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|Archives - March 2009|
|Sunday, March 01, 2009|
MARCH 2009: THE 100 BEST
BUILDING THE BEST
BY BEN JACKLET
When Todd Woodley and Greg Huston took over Slayden Construction in 2002, they inherited a solid family business with a strong record of placing power in the hands of employees.
“Whatever you felt you could do, the company supported you,” says Woodley, who worked as an engineer and project manager for Slayden for 11 years before becoming president. “If you wanted to take on a $10 million job and you had never done anything like that before, the attitude was always, ‘go for it.’”
Between the generosity of the company’s benefits and its rare ability to offer job security in these times, it’s not surprising that Slayden did so well in its first year of participating in the 100 Best survey. The company employs 52 people permanently and ramps up to 200-plus field personnel depending on the size of the contracts it lands.
To explain Slayden’s successful debut, Woodley defers to employees, and their enthusiasm tells the story emphatically. “You look at my Facebook page and it says I work for the best company in the world,” says office manager Heidi Minten. “That’s really how I feel.”
Perhaps the most concrete example of Slayden’s company commitment to family is the new dependent-care benefit. Slayden offered up to $5,000 per employee starting in 2008 and paid out $110,000 directly to child-care centers in the program’s first year. “It was like getting a bonus,” says contract administrator Angie Porter, who has been with the company four years and has two children, 6-year-old Maile and 3-year-old Carson. Her monthly day-care costs dropped from $510 to $95 per month. “It makes us feel like they care about our families,” Porter says of the owners.
When a classmate of Minten’s son named Collin Callsen became ill with a rare form of cancer, Slayden spent $20,000 on a dinner and auction that raised $150,000 for the family. That effort ultimately resulted in the recent creation of the nonprofit Slayden Community Fund.
And then there is the fun stuff. “There are so many things to look forward to here,” says property manager April von Backstrom. “How many companies in the world take all their employees to Cabo or Disneyland?”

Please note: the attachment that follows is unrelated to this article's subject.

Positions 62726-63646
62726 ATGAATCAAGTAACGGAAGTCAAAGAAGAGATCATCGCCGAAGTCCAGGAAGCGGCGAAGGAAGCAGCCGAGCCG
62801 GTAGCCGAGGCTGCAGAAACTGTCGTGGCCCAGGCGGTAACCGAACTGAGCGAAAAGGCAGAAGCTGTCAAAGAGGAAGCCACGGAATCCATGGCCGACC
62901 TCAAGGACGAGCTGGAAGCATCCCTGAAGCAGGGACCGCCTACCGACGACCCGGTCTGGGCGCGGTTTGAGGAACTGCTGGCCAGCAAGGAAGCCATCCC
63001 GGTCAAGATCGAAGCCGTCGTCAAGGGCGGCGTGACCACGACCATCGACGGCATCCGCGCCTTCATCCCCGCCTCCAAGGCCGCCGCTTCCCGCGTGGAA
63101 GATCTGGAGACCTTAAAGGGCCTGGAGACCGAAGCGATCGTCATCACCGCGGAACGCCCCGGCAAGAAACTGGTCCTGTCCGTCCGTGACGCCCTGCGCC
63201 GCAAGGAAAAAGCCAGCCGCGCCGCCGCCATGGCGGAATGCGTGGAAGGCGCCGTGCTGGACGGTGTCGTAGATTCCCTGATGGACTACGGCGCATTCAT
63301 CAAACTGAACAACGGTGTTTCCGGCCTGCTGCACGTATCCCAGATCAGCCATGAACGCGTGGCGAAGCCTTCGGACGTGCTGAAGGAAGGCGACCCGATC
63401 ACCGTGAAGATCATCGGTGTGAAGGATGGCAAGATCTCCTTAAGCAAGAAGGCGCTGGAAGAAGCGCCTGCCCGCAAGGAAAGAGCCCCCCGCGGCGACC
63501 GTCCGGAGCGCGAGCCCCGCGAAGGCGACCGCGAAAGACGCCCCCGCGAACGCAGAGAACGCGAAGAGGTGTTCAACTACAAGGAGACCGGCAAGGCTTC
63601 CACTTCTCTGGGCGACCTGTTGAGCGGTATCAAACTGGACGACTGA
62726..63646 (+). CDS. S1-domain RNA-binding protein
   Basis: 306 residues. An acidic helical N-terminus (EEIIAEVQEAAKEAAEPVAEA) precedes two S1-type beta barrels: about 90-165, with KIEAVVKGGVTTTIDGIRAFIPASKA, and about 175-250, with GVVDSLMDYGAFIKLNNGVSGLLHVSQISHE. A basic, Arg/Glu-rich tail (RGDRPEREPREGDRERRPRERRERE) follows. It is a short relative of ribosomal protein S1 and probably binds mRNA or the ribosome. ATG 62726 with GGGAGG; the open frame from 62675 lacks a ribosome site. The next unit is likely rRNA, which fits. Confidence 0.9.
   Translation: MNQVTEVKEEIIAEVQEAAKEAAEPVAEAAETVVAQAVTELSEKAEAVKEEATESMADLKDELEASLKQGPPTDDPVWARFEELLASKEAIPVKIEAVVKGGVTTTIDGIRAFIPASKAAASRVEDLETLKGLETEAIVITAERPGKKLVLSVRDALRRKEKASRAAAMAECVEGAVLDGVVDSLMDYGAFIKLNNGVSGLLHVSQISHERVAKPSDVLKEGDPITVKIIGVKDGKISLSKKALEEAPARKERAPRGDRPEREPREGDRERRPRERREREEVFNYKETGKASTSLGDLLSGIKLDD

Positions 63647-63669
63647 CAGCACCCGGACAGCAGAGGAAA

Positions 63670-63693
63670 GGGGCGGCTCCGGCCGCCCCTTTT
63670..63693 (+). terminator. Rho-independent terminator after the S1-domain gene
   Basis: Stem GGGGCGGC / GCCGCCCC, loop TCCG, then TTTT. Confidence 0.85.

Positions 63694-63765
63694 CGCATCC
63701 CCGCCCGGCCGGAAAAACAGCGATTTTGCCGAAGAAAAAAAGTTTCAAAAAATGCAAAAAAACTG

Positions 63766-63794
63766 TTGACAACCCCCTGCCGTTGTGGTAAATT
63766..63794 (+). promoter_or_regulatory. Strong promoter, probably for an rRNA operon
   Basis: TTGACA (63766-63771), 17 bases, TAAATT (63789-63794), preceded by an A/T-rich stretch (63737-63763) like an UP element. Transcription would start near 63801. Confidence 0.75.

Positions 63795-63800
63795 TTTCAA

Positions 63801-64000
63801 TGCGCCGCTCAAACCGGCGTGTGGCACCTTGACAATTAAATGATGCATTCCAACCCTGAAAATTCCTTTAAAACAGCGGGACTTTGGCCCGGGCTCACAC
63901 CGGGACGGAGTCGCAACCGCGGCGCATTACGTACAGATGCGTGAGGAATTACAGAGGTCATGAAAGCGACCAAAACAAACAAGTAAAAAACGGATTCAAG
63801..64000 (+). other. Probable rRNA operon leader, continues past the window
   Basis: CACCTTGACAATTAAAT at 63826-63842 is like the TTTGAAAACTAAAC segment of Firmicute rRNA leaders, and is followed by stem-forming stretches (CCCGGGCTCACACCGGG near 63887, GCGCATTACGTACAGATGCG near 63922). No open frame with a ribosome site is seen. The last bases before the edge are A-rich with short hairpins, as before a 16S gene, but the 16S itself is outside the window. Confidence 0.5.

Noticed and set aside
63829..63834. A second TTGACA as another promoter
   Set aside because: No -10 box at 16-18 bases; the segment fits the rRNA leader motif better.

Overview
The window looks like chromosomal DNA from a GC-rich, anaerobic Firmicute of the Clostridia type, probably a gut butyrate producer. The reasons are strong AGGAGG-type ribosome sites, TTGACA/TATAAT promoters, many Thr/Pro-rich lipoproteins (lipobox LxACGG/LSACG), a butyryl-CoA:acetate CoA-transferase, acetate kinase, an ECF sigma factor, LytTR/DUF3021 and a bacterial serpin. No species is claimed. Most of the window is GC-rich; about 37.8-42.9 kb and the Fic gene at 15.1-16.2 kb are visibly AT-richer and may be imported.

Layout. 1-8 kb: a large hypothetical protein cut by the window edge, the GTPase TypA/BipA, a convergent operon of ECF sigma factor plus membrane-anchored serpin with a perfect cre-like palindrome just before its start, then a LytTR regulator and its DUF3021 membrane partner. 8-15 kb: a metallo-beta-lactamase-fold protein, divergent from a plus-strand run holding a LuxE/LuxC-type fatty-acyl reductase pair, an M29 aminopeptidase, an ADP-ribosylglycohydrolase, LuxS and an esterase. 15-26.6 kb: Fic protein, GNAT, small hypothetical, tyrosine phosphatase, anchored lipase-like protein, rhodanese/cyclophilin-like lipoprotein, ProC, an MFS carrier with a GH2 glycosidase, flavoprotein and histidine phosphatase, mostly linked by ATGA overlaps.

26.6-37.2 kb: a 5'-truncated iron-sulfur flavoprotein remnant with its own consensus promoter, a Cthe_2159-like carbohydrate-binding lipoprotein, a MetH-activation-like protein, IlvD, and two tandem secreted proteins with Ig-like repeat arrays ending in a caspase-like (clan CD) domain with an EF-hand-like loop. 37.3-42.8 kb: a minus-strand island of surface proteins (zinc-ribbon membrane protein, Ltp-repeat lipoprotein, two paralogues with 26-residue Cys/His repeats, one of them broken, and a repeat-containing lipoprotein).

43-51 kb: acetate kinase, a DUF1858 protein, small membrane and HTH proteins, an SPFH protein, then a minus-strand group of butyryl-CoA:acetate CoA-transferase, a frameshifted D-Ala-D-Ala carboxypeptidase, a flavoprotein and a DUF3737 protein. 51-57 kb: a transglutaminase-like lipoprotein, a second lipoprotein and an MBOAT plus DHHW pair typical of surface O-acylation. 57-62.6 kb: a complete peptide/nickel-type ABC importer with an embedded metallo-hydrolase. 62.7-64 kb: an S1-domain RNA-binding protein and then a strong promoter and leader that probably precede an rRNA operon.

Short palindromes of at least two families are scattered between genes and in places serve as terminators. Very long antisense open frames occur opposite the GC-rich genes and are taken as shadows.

To keep the perks flowing in hard times a company must be fortuitously situated. Under Woodley, Slayden has expanded from schools and buildings into engineered public works such as wastewater treatment plants. Slayden has completed over 30 treatment plants, about as recession-proof a service as a business can provide.
Friday, June 06, 2014
BY KATIE AUSBURGER | OB GUEST CONTRIBUTOR
How to build a hipster-friendly work environment.
Monday, June 30, 2014
Oregon Business magazine won two silver awards for excellence in writing in the National American Society of Business Publication Editors Western region competition.
Tuesday, July 01, 2014
BY HANNAH WALLACE | OB BLOGGER
Demand for organic food continues to soar: Last year, sales of organic food rose to $32.3 billion — up 10% from 2012. In Oregon, organic produce wholesaler Organically Grown Co. has been championing organic growing methods for four decades.
Friday, May 30, 2014
Watch the 2014 100 Best Green Companies keynote speech by Eric Friedenwald-Fishman.
Thursday, July 24, 2014
BY LINDA BAKER | OB EDITOR
Remember the naysayers? Those who called the South Waterfront aerial tram a boondoggle? Those who rejoiced at the massive sell off of luxury condos at the John Ross and Atwater Place?
Monday, June 16, 2014
The Oregon economy could get a boost from a new trade agreement being negotiated between the U.S. and the European Union.
Thursday, June 12, 2014
BY ANDREA DURBIN | OB GUEST BLOGGER
Last week, the Obama administration took an important and welcomed step in the effort to protect the health and well-being of all Oregonians by limiting carbon pollution from existing power plants.
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